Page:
This is how we apply the work, this is why we do the practice – to learn how to still the fluctuations of the mind. Patanjali then goes on in the entire second chapter of the sutras to give us a list of specific techniques  that will help us to achieve that objective – the ability to still the mind,  to help us to find a way to be with the natural flow of the river, of our material lives. This yoga is said to be the “means.”

Sutra 1.3 follows,

“And then we rest in our own true nature.”

This is the goal, this is the promise of what we will experience, even know, through the techniques, through the practice, through the means. This – the “state” of yoga – is said to be the “ends.”

If indeed the purpose of our lives is to find a way to move with that natural flow, to find our true selves (which is usually defined as something like God presence), then our practice becomes a way to realize that knowing, a way to be able to finally just flow.

In the Bible, we find the well known verse in Psalms,

“Be still and know that I am God.”

How beautiful to see this mapping over time, these mystic traditions urging and consoling us in much the same way, even using similar wording.

Be still – find ways to quiet the mind, to gather oneself together, to quiet the noise of the ego, of fear, of our desire for life to be some other way than the way that it is.  Still the fluctuations of the mind.

And know that I am God. Surrender, rest, you have done the work of stilling, now it is time to simply allow yourself to be in that stillness, where the work is no longer necessary, and even counterproductive. Now you get to simply be. Allow the flow, gather yourself, and when the time is right, you may find you want or need to work again, to “practice” again. But now, just rest in your own true nature. Just rest.

This is so hard for most of us. Paramhansa Yogananda in his seminal book “Autobiography of a Yogi,” quotes his teacher in saying,

“Do not mistake the technique for the goal.”

And yet, in our every day, production oriented, goal driven lives, and just as much in our yoga (and other contemplative and religious) practices, we tend to become so highly focused on the technique – the asana, the meditation, the prayer, that we forget that it was only ever meant to be a means to an end. In the case of yoga, and in the case of most religious and spiritual disciplines that goal is the same, to feel unified with Divine Presence, to know our own true nature, which is a reflection and manifestation of God. Once we have achieved this goal, we no longer need the technique, we don’t need to “hit our mats;” this then becomes the time where we simply rest and let the waves wash over us, where we benefit from the fruits of our practice.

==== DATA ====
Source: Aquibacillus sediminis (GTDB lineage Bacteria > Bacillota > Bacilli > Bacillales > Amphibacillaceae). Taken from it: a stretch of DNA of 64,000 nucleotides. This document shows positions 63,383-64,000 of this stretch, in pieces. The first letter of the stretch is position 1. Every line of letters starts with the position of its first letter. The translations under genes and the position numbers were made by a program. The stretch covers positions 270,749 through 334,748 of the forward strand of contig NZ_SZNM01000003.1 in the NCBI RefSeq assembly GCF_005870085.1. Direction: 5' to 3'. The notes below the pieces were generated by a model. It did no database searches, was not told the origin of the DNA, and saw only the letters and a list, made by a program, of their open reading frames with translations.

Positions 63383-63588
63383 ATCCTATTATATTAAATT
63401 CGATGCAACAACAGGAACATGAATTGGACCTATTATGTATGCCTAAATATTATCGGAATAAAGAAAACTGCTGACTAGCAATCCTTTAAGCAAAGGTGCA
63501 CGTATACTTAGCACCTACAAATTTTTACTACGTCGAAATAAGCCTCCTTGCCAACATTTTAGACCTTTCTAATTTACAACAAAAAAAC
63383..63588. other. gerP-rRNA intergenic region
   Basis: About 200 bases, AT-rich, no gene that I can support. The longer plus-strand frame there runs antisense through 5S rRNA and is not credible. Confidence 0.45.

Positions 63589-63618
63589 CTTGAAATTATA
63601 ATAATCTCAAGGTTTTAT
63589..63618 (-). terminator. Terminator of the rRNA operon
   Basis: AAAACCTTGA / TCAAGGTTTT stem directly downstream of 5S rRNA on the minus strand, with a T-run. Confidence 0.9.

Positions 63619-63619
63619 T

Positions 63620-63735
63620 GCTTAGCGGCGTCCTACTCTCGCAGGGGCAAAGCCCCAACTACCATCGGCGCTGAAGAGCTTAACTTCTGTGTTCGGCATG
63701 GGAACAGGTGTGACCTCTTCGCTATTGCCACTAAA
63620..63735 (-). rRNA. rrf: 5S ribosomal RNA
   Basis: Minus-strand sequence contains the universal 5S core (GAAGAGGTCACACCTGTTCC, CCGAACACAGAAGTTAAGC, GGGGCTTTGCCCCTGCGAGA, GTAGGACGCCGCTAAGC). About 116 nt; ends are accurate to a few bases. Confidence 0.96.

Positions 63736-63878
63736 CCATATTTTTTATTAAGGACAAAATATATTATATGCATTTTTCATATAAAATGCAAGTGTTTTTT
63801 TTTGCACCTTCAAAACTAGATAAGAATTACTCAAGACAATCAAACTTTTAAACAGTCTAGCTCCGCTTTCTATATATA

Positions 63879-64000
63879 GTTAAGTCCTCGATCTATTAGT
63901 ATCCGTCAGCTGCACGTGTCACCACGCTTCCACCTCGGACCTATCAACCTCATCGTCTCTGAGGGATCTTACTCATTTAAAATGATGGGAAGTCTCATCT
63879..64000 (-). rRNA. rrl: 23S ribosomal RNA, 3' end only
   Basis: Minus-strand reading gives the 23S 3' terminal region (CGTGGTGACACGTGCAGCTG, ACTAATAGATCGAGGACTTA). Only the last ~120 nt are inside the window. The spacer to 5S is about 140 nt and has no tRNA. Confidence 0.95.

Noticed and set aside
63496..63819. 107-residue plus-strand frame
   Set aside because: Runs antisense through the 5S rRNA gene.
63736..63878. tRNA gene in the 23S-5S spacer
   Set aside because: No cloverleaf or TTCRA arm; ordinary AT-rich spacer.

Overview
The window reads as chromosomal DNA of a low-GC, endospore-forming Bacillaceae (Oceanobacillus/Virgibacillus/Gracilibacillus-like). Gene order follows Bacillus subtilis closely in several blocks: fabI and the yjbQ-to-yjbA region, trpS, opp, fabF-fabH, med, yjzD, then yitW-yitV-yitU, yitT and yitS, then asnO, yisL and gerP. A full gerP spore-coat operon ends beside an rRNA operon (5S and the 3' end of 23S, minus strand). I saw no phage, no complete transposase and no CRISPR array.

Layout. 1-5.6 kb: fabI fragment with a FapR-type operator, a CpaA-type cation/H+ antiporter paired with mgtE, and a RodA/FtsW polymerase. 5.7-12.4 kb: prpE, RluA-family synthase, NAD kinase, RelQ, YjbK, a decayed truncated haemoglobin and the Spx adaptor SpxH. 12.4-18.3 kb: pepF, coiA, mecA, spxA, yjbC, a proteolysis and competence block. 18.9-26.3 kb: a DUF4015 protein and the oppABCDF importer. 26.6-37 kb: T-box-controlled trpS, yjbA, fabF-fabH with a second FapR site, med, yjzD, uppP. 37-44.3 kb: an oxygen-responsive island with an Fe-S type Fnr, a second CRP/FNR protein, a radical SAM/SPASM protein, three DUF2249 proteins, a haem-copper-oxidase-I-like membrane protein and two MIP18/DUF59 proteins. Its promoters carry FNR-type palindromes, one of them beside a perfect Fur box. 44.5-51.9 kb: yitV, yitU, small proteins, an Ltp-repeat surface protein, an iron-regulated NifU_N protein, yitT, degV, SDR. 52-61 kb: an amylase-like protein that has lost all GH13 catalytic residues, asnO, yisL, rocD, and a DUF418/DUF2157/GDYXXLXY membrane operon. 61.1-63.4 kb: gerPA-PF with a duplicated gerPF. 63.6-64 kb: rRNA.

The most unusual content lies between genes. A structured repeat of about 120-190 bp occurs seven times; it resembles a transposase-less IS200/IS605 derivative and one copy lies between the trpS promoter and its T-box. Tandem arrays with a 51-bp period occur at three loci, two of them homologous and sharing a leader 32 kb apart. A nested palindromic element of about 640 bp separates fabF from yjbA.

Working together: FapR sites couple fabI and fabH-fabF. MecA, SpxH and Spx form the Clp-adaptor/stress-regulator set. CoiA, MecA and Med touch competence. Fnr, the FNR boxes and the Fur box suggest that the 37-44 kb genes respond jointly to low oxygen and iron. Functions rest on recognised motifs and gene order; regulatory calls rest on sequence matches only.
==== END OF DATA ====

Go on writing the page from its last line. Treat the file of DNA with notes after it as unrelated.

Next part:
In another quote by Yogananada, he offers,

“You do not have to struggle to reach God, but you do have to struggle to tear away the self-created veil that hides him from you.”

But we are so used to struggle, so used to work, that we often forget that once we have put in the struggle, the “work” of practice, we might attain the promise the deep grace and solace that comes from finally being with God presence, being with our own true nature, or if you’d prefer more secular language, simply being with this flow and trusting we will be (divinely) guided. That in some way, in its own time, “all will be well.”

We don’t have to simply “cope” any more, if we put in the practice, we will find ourselves changed. When we understand that our woes, our suffering, come from our disconnection with our deepest, most essential selves, we know that redemption and succor come from that inner change. The practice is to effect that change. Once the change has occurred, the practice may no longer be what is indicated.

As an open ocean swimmer, this makes me think of the strategy for encountering a riptide. If we are being pulled out to sea, the natural response is to swim and swim frantically against the tide. But a practiced swimmer knows that this won’t work. In fact, it is the opposite strategy that will get you out of the riptide. You surrender. You stop swimming, you just allow the tide to take you out. Then, once you are out, once the waters have calmed, only then do you begin to swim again. But you have practiced this so many times, you are not afraid, you know that surrender is the only response – and you can do this because you have practiced swimming, because you are competent in the water, because you have already faced these very fears from your hours and hours of being in those waters, from swimming through the unknown. The technique has prepared you for this moment.  The goal of open ocean swimming one might say is to be courageous, powerful and deeply humble in the ocean, in fact to feel one with the ocean. You may have experienced all of these things through the act of swimming – it is the practice of swimming that got you there – and yet swimming – the practice – is not what you need now. In fact, simply repeating the practice will take you further away from stillness, further into deep and unclear water.